Chicago’s Fishing Advisory Committee: Waiting on mayor’s representative, first meeting in eight months
Chicago’s Fishing Advisory Committee met virtually Thursday morning for the first time since February; again without a representative from Mayor Lori Lightfoot.
Chicago’s Fishing Advisory Committee met Thursday for the first time in eight months. It was a virtual meeting, naturally, because of the pandemic.
“Welcome, it’s been a while, not since February,” said Carl Vizzone, program and event coordinator, fishing, for the Chicago Park District, who chaired the meeting. “It’s a strange way to meet.”
It was strange and I missed the opportunity to talk off-handedly with people (one of the great benefits of the meeting for me). But major topics were touched on. There was a lot of updating to be done.
I will do a kind of inverted pyramid of items in terms of importance.
- Vizzone has been chairing the meeting since the administration change. During the reigns of both Mayor Richard M. Daley and Mayor Rahm Emanuel, the meeting was generally chaired by someone from the Mayor’s Office of Special Events. (Usually it was Tom Gray.) There was much discussion about trying to get a representative from Mayor Lori Lightfoot’s administration to at least come or chair the meetings. Stacey Greene of Park Bait and Ed Bohn had written a letter in pre-pandemic times. I think it is going to be finally delivered in some form to the mayor. The advantage of having the meeting chaired by someone from the mayor’s office is because many of the discussion points involve the Chicago Park District and it makes more sense to have an outside viewpoint.
- Vic Santucci, Lake Michigan program manager for the Illinois Department of Natural Resources, had some of the most encouraging news. “We were able to complete our stockings,” he said. “Our hatcheries workers were designated as essential workers. Actually had a really good year this year, stocked all the species.” . . . There was even a slight increase in the Chinook stocking from 150,000 to 180,000; and in the steelhead/rainbow trout from 50,000 to 75,000. And the steelhead stockings added a third site, North Point Marina, to the usual stockings at Waukegan and Diversey Harbor. . . . News was not great on perch. They got 35 perch in the young of the year surveys. “Not what we were hoping for,” he said. The last OK survey was in 2016, the last good one was in 2015, the class that is pretty much holding perch fishing in southern Lake Michigan. In 2017-19, the returns were only 0-2 annually. . . . The IDNR was able to do summer and fall return (electrofishing harbors, which is going on now) surveys. Encouraging news came on the surveys in the harbors with good returns and year classes of largemouth and smallmouth bass. . . . Long-time fisheries biologist Steve Robillard, moved to southern Illinois to be the Region 5 regional manager. Santucci said they hope to fill that position at some time (I am less hopeful than he is of that happening.) . . . Charter captains got out late so the numbers for permits were down in the 70s. . . . In a classic statement of 2020, Santucci said, “Cluster at the beginning with everything shut down and nobody knew what was going on.” That about sums it up.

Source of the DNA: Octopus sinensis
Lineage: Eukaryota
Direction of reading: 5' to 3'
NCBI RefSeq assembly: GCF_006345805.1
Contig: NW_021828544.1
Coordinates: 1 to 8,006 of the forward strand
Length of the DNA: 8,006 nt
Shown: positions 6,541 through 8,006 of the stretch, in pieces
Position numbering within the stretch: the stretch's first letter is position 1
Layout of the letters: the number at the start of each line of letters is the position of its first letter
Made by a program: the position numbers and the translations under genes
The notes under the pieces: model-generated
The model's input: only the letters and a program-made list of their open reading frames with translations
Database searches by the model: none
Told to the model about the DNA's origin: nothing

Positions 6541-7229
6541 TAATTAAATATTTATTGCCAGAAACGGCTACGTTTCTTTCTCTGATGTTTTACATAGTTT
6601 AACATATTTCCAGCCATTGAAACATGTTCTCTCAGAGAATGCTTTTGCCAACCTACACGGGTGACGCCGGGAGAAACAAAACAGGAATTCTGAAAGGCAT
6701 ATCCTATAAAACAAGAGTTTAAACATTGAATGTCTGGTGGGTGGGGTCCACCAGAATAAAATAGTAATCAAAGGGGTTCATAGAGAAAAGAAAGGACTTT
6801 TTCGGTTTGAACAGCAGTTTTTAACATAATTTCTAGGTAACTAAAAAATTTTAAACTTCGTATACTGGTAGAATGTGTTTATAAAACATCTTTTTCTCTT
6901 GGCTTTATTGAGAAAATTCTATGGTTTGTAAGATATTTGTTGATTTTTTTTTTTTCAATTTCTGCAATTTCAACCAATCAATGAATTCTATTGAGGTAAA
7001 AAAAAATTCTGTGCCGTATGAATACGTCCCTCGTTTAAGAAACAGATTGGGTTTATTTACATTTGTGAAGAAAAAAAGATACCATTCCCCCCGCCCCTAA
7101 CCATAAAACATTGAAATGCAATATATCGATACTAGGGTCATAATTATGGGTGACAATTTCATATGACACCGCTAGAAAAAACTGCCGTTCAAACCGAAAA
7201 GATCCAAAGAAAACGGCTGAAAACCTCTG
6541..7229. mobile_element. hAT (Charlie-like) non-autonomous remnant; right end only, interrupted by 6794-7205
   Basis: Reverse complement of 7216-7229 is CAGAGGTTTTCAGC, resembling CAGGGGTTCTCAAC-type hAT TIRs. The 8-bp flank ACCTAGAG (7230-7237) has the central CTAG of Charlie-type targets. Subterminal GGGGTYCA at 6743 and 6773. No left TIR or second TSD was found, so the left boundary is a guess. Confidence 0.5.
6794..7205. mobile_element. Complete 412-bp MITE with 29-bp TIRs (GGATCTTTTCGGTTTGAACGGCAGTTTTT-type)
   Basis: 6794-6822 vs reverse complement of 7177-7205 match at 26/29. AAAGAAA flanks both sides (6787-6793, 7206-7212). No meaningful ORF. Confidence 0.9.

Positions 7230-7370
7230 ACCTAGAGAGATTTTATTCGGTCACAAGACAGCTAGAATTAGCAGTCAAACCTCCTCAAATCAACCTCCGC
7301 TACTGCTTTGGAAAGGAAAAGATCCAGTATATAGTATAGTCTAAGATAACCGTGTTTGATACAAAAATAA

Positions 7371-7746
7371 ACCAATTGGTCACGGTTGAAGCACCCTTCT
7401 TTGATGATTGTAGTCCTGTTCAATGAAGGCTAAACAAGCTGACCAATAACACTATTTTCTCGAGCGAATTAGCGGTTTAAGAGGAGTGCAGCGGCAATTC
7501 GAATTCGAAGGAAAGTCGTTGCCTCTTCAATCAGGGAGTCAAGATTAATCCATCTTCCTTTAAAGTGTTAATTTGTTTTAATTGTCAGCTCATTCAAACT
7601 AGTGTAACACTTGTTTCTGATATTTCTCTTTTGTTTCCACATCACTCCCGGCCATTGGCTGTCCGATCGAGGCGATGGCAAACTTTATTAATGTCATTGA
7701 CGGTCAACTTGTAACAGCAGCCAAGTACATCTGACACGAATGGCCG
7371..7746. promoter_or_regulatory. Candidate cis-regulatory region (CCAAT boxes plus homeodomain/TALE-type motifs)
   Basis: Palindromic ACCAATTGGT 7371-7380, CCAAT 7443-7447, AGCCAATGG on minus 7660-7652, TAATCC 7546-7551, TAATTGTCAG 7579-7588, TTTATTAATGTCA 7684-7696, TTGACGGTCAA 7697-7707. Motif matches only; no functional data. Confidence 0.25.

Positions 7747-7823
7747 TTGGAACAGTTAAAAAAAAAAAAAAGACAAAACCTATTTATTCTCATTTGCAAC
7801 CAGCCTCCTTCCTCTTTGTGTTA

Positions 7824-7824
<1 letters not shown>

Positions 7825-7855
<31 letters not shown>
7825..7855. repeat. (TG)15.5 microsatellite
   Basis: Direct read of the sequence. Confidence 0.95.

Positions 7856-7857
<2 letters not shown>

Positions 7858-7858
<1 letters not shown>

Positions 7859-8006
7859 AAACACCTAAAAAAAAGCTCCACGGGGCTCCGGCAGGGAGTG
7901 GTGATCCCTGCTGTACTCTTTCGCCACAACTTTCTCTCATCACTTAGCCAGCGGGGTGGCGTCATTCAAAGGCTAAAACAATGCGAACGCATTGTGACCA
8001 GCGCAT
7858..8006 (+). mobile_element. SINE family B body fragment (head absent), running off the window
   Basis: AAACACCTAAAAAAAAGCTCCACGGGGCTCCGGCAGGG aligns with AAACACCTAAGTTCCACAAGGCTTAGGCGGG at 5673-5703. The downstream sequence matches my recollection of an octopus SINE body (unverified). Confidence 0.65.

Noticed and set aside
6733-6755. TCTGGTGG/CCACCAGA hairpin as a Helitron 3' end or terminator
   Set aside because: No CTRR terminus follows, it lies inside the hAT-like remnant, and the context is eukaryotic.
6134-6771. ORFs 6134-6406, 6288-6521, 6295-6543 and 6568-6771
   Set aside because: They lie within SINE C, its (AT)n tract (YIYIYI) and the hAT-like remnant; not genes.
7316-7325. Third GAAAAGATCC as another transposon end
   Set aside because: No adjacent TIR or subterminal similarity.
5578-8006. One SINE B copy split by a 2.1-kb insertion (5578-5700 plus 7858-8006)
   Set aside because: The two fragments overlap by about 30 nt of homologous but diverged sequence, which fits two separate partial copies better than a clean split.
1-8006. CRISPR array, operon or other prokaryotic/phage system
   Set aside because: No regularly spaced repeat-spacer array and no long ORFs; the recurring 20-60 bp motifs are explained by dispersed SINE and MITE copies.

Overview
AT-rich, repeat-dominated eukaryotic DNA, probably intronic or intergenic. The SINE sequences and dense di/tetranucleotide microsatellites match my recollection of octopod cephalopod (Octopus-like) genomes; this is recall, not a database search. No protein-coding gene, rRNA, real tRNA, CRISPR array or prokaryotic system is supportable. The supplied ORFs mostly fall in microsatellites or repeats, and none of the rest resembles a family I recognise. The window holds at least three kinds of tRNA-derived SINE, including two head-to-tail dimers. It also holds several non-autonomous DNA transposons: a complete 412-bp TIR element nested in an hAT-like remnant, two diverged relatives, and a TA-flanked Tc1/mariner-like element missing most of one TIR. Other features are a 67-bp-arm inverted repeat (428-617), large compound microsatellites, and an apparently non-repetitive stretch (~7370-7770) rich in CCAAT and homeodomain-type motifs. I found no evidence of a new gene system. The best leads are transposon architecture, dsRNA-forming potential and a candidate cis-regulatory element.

- Brenda McKinney, of the Urban Fishing Program, said there were no bluegills stocked in May, June, July or August in the Chicago lagoons, but there were catfish stockings, same as previous years, in June and August. . . . The summer program was basically canceled. She was not allowed to hire any staff. “I was only allowed to do it and nine maximum,” she said. She did 72 kids in nine presentations. . . . “During the fall season, I am not able to go into schools,” she said. “I do not know what it is going to look like. I know schools are talking about coming back to the buildings. Maybe I will be able to Zoom in. Hopefully something happens in January or February.”